1.02.2020 Interviewed Megan Hargrove, “Ride with the Assassin” on Cool Your Heels with Lillian Cauldwell
Megan Hardgrave’s interests include World History and America’s Civil War, travel, creating gourmet pies, and classic movies. Her passion is developing historical products for her company Collectible Profiles. She enjoys communicating with other Lincoln enthusiasts. Megan’s mission to share Lincoln’s life and legacy is strong.
Megan lives in Carrollton, Texas.
SYNOPSIS: “Ride with the Assassin”
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The story begins with teenager Mark Harris standing outside Ford’s Theater the historical night of April 14, 1865. He is ordered by an actor he had met earlier to hold the reins of his mare while he is inside. While the actor, John, is inside the theater, Mark has an ESP vision: he sees a man as he moves through Ford Theater and assassinates President Lincoln, but he never sees his face. But Mark does not realize that his vision is real; Lincoln has been killed by John. When John comes out, he involves Mark in his escape. They cross the Navy Yard Bridge into Maryland. As they ride, Mark recalls that he came to Washington to see his hero Lincoln and the events of the preceding days.
You will read about their first stop at Surratt’s Tavern. You will witness John getting medical help from his friend, Dr. Mudd. You will want to alert Mark as he is innocently drawn deeper into the conspiracy. You will feel Mark’s shock as he finds out that Lincoln was murdered at the same time he had his “vision”. He comes to the repulsive conclusion that he has been aiding John Wilkes Booth, the assassin of his beloved President. Mark also has to deal with the fact that he has this unique gift that enables him to witness events without his being there. Although he was innocent, now he knows there is a price on his head as well as Booth and the other accomplices. As the added twist, Mark looks like one of the conspirators. He tries to return home to Baltimore, but he is stopped by two of the conspirators who force him to return with them to Booth’s camp. As they talk, Mark learns further about their roles in the conspiracy. Mark decides that he must escape. He decides on a course of action, which will expose someone’s evil deeds in such a way as to minimize his personal risk. Risking being caught, he courageously obtains evidence – Booth’s diary.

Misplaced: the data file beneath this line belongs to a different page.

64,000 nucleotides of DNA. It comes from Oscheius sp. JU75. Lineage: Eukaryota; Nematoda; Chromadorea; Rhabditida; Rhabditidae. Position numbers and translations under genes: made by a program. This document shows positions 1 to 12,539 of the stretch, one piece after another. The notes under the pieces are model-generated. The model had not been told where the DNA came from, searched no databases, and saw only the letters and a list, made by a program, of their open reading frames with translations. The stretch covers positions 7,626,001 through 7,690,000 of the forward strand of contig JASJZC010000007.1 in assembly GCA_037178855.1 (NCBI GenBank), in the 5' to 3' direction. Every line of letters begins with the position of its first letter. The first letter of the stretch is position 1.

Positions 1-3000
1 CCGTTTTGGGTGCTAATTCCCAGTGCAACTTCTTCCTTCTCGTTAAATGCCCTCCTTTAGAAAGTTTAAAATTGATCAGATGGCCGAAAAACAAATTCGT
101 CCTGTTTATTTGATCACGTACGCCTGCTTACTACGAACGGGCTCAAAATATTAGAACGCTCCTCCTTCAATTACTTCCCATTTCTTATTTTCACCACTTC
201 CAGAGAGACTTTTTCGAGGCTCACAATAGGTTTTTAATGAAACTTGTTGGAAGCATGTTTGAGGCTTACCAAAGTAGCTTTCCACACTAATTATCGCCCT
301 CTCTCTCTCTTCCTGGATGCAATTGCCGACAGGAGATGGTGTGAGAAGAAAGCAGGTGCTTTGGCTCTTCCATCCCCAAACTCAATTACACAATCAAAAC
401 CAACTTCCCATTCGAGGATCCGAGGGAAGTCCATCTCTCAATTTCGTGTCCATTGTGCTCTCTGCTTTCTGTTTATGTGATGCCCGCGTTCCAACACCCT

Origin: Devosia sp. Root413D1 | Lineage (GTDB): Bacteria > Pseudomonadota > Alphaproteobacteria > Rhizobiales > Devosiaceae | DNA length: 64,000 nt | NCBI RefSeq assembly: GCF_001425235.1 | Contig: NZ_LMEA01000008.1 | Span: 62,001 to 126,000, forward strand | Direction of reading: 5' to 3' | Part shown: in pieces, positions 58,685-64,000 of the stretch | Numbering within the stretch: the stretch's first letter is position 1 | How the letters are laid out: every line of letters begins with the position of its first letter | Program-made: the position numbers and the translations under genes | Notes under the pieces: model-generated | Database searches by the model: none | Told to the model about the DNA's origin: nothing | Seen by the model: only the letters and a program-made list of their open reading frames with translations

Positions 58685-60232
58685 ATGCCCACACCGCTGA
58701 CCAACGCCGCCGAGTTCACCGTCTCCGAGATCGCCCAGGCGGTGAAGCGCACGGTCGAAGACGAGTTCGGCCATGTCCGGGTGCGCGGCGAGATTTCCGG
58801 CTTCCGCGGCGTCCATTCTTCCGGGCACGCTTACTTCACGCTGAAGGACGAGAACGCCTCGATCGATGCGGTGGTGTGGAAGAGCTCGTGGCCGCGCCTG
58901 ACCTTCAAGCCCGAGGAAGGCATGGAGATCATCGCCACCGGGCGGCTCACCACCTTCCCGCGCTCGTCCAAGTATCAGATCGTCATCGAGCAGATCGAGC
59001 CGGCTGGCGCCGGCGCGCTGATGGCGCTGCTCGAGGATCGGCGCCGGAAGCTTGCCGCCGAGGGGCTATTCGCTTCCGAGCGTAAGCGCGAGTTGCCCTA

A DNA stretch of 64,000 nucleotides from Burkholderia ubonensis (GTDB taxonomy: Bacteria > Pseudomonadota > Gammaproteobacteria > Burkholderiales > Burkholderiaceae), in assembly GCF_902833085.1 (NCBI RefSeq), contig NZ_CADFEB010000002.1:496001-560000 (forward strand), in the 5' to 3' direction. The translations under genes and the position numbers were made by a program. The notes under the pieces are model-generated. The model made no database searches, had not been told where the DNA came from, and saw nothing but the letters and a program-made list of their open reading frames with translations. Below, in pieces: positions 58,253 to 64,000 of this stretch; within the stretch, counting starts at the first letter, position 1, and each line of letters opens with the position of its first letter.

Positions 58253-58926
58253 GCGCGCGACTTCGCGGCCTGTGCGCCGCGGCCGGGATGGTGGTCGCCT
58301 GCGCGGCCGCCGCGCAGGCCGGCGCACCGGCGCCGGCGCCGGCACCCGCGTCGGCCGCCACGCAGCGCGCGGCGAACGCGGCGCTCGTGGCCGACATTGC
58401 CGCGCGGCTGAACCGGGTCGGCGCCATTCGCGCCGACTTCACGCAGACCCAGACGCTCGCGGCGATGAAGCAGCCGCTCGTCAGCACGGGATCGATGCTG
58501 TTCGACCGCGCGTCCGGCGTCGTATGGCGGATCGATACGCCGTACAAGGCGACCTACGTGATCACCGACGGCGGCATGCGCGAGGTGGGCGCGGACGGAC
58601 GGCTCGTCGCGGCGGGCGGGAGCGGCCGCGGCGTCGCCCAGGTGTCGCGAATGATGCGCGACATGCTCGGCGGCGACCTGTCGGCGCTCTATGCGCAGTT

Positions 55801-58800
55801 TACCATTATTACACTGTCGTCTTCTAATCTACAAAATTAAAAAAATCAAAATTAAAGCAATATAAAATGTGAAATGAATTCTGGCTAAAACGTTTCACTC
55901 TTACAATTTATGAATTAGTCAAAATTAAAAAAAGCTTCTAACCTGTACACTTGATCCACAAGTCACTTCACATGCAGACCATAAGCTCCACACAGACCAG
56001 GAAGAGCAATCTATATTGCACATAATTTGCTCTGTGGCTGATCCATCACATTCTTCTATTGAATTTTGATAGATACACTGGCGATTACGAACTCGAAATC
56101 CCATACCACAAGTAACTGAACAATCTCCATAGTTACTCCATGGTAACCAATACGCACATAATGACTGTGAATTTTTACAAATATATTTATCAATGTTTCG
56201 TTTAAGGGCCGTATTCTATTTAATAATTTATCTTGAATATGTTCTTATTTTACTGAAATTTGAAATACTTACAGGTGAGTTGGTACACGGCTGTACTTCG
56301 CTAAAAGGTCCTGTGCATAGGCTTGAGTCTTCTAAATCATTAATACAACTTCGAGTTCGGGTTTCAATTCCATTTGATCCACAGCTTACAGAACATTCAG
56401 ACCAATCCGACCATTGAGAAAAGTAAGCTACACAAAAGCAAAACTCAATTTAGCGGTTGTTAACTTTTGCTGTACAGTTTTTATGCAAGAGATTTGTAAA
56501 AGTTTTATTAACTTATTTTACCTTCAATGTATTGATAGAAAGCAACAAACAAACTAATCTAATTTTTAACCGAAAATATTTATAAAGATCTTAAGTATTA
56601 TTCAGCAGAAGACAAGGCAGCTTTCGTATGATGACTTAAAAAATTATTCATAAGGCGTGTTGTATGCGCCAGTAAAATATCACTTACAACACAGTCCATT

The danger to Mark increases as the manhunt for Booth by the combined U.S. Calvary closes in. They are forced to go to Confederate sympathizers who help them to go into the Deep South. They provide places to stay and rest, food and newspapers. Booth and Mark escape by boat across the Potomac River at night. Mark is shot at while rowing Booth across the river and the boat sank. While swimming, Mark must decide what to do with Booth, let him drown or let him live. One doctor refuses to offer crucial medical aid for John’s gangrenous leg. An old black man named Lucas has a fight with John. Lucas’s son Charles takes the two by wagon to the ferry. Jack M. Garrett talks with Booth and Mark on the ferry crossing. When they land at Port Royal, VA, he tells Booth that they are welcome to stay at his family’s farm. The climax comes when the Calvary catches up with Booth at the Garrett farm, encircles the barn, and sets it on fire to force Booth to come out and surrender. Mark hears a shot being fired in the barn as he successfully escapes from the burning barn. He makes his way back home to Baltimore where his brother helps him send the diary anonymously to Secretary Stanton as evidence. Later he is a nervous spectator at the trial of the other conspirators.
In the epilogue, the adventure comes full circle. Mark Harris, now an aged Senator, reflects on the Lincoln Assassination and its importance in history as he attends the dedication of the Lincoln Memorial on May 30, 1922.